It’s worth mentioning… Researching facts is different from performing a Google search. I’m not suggesting that you blow the dust off of that World Book Encyclopedia. But, for information that has been vetted (read: not from some dumbass magazine) check out Google Scholar. I’m also a fan of the Journal of Applied Physiology for exercise-specific research. Above, I mentioned passing along information. Remember the pitfalls of the telephone game. Don’t take your perception of your coach’s information and attempt to research what you feel they said. Instead, make sure that you understand what they’re dropping on you before you try to debunk it. I often get the, “Jet, what should I eat?”, question. I always give the same reply. “I’m not going to tell you what to eat. I can tell you what works for my body and why it works. You should experiment with different foods to see how your body responds.” Despite that spiel, people still come back to me and claim that I recommended eating X-Y-Z. No. I didn’t.

My apologies for the digression. This post was inspired by the mentality of people in a scholarly field that will go to a weekend seminar (or online webinar), hear a new angle/suggestion/approach to a common problem, and then come back to the general population to spread this new gospel without thinking critically. During a recent visit to a doctor, I explained that my wrist had been in pain for a while after a dance move had gone awry. I went on to explain that I was unable to do push-ups since I couldn’t place my wrist into extension without pain. She then said, “you shouldn’t be doing push-ups anyway.” After she made the statement, she searched my face making intentional eye contact as if she were expecting a response/debate. I didn’t let her down. Out of an attempt to keep the story as accurate as possible (based on my imperfect memory) I’ll hold off on using anymore quotes. The remainder of the conversation went something like this:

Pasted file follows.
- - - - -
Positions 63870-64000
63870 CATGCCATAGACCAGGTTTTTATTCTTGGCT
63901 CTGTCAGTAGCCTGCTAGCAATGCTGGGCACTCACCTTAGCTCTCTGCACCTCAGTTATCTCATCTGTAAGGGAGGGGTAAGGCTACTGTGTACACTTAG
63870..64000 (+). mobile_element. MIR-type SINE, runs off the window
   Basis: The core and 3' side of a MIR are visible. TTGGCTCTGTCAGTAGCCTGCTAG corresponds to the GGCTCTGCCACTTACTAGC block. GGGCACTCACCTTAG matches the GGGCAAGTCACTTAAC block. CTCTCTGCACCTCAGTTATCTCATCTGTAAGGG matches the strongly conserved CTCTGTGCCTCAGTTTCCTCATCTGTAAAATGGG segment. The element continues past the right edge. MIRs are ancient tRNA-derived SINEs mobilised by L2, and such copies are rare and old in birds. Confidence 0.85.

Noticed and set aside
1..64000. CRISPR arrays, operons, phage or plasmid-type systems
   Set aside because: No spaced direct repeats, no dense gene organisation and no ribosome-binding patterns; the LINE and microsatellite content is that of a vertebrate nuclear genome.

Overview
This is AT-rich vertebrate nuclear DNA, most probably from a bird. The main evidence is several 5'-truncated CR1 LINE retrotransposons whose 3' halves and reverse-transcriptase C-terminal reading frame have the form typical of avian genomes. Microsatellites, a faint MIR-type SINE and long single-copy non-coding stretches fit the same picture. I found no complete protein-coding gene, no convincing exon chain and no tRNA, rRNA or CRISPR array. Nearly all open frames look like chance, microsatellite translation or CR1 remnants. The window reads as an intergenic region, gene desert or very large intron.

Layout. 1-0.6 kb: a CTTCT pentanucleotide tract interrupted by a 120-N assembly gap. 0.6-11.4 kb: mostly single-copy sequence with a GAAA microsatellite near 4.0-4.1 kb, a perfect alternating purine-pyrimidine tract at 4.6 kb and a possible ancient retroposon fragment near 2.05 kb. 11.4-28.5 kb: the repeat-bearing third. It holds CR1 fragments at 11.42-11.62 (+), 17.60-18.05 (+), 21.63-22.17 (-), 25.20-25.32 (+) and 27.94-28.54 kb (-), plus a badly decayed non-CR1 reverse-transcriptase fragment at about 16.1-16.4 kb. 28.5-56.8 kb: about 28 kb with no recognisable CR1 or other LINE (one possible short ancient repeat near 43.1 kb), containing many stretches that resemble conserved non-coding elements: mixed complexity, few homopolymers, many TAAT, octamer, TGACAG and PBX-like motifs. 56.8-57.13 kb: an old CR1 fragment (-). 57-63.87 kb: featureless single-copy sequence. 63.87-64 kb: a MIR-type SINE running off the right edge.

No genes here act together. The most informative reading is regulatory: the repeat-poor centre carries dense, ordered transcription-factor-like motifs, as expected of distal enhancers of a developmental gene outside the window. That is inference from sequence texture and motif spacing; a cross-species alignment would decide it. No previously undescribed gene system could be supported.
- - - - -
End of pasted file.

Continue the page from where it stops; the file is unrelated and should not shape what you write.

Me: No one should be doing push-ups? What!? That doesn’t make any sense.
Doc: 95% of our clients have rounded shoulder posture and push-ups accentuate that.
Me: While that may be true, 95% of your clients can’t do a push-up. So, why would you tell them not to do something they can’t do in the first place? What about bench presses?
Doc: Are those the ones where you go like this? *her arms raised up at an awkward angle*
Me: I don’t know what that is but I’m talking about a bench press. *I laid down on my back and mimicked the movement.
Doc: No, they shouldn’t be doing those.